Atheists, What do you say about this argument?
An argument many believers put for God is this -
A pot cannot exist without a potter who created it.
How can such a complex and orderly universe exist without a Creator?
Can randomness (random evolution) create such perfection as we see sometimes?
A Request: PLEASE answer this question with kindness in a civil manner. No hate speech please.
- JASONLv 54 weeks agoFavourite answer
But no one ever explains who made their god. If you're using that argument you need to explain that one.
- antoniusLv 74 weeks ago
Believers continue to fall back on their old crutch; god is a spirit, but yet they make claims about that god which they could not know unless they could have seen or talked with him/her/it. Get over your foolish belief as what you believe was started by the earliest of man who knew nothing.
- sk8terboy1963Lv 44 weeks ago
That argument is like the whole of religion.... an assumed conclusion. You start off with an assumed conclusion and then try to pick apart those facts and bits of data that seem to best fit within it. If you really want answers, then you can't assume anything. You must go where the evidence leads you. Not the other way around. It is intellectually dishonest to assume a conclusion rather than investigate and find the conclusion.
- SBR32277Lv 74 weeks ago
I would point out that existence is far from perfect, where most of it is hostile towards life. We have natural disasters, plagues, disease, you can freeze to death over heat, etc.
While it is true that an intelligence can create complexity, most complexity naturally forms up to our natural resources. Also how complex is it truly with only a hundred and something atoms making up everything and most of them came from stardust.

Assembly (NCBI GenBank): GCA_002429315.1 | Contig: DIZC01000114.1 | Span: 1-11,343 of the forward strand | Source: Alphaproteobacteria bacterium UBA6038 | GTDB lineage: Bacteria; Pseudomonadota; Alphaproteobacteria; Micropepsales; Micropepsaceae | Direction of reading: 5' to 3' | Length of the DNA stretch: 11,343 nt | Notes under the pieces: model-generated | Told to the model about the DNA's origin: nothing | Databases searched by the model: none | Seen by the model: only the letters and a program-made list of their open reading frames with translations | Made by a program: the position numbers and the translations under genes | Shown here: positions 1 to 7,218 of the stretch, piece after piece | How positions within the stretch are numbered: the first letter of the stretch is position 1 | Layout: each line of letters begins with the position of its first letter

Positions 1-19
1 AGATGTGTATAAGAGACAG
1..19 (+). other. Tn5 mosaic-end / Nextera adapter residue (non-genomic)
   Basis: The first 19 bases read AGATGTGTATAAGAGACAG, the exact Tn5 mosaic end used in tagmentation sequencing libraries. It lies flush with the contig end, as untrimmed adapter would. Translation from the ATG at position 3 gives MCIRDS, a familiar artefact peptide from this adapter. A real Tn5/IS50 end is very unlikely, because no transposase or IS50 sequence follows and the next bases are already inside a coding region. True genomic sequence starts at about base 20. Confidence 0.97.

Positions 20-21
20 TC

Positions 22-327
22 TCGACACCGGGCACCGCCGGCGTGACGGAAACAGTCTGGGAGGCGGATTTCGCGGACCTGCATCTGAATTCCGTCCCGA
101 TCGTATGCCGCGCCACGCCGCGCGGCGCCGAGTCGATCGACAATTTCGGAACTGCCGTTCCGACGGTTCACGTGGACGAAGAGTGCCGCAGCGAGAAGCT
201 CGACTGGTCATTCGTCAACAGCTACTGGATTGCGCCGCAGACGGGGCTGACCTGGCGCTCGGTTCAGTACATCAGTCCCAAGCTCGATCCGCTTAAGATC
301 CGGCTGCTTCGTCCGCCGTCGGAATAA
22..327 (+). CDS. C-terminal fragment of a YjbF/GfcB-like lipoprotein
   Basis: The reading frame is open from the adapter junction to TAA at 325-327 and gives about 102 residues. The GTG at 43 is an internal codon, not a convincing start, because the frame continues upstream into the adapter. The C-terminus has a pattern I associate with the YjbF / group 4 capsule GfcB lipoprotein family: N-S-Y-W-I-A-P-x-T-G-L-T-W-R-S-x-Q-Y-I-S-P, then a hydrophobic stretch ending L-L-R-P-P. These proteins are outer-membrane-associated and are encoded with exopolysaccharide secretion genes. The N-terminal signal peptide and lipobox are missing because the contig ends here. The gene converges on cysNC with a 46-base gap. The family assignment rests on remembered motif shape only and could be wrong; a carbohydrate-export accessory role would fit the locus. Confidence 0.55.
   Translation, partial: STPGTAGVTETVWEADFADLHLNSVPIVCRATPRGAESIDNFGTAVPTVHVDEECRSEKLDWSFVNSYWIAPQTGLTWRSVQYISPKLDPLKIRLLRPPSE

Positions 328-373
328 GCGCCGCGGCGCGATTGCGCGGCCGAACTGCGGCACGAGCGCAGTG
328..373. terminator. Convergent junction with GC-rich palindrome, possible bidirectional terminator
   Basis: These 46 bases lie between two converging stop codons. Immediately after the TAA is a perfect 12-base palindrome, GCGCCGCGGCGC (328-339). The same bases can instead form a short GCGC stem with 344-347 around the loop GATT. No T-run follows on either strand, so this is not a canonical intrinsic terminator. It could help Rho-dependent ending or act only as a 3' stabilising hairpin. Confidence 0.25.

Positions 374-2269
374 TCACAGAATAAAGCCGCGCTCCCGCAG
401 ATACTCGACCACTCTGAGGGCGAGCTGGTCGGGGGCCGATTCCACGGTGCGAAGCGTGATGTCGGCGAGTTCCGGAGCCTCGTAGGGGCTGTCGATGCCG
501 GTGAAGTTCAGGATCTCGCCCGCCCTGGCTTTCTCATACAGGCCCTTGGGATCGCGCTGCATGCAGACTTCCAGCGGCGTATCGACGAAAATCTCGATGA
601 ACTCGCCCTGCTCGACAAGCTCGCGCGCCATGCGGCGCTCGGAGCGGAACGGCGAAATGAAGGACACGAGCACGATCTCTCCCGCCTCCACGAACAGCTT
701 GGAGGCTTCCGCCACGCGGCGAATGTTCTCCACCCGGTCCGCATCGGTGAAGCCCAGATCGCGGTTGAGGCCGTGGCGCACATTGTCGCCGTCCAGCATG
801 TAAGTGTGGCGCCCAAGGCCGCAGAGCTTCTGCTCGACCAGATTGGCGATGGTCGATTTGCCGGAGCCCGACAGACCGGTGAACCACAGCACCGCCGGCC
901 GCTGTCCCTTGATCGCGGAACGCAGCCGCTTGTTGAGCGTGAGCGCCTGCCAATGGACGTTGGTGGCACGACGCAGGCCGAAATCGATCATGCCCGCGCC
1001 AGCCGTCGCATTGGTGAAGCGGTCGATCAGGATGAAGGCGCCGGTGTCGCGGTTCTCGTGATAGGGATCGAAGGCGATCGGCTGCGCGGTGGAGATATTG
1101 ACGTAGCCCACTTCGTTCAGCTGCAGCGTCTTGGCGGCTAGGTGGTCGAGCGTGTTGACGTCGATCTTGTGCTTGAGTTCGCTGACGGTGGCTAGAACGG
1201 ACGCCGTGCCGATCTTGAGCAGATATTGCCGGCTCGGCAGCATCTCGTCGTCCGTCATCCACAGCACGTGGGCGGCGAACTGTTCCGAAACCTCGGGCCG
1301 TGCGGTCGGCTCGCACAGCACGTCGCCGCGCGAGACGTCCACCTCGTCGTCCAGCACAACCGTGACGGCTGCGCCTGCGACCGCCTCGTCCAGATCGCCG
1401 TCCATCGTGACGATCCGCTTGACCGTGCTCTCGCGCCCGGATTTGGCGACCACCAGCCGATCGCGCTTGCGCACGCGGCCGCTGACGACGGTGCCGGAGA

There should be a realization that most of existence is naturally formed and it requires our intelligence to create something that nature cannot. While a car cannot exist without intelligence, rocks, dirt, water, life, etc can.
There is no construction of the universe, it is purely cause and effect with no choice/decision making involved. That is why we are on a collision course with our neighboring galaxy, no one is at the helm.
Then there is energy that cannot be created, thus no creators of any kind, where energy is that basic building block found in all existence. There is also a necessary order to complexity, where "all" complex existence can be traced back to simpler beginnings, thus the concept of God, like that of a square circle, is impossible.
Finally, you cannot have randomness unless there is an intelligence to change the outcome. Nature is purely cause and effect, there are no accidents there is no randomness, it is fully predictable unlike an intelligence that can change its mind.
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- GitLv 54 weeks ago
Would you say god is far more complex then us?
Then by this logic, i.e. complex things needs a creator, then god being supremely complex, needs a creator too?
If god is complex but do not need a creator, then either that logic is flawed or god too has a creator.
- Huh?Lv 74 weeks ago
It is a lousy argument for god. First, the Universe is not all that orderly.
All that the existence of the universe demonstrates is the universe exists, it says nothing about a god. It could be that the experiential universe we know came about by completely natural processes. We don't know.
To argue that because we don't fully understand the early universe, specifically what happened from the start of the big bang and for the next 10^-43 seconds, but after that tiny fraction of a second we can explain the physics of the Universe.
The god of the gaps fallacy is to fill any gaps in our knowledge with god. Humans did not always understand optics so when bronze aged humans saw a rainbow they invented a myth about the rainbow being a sign from god. We know better today.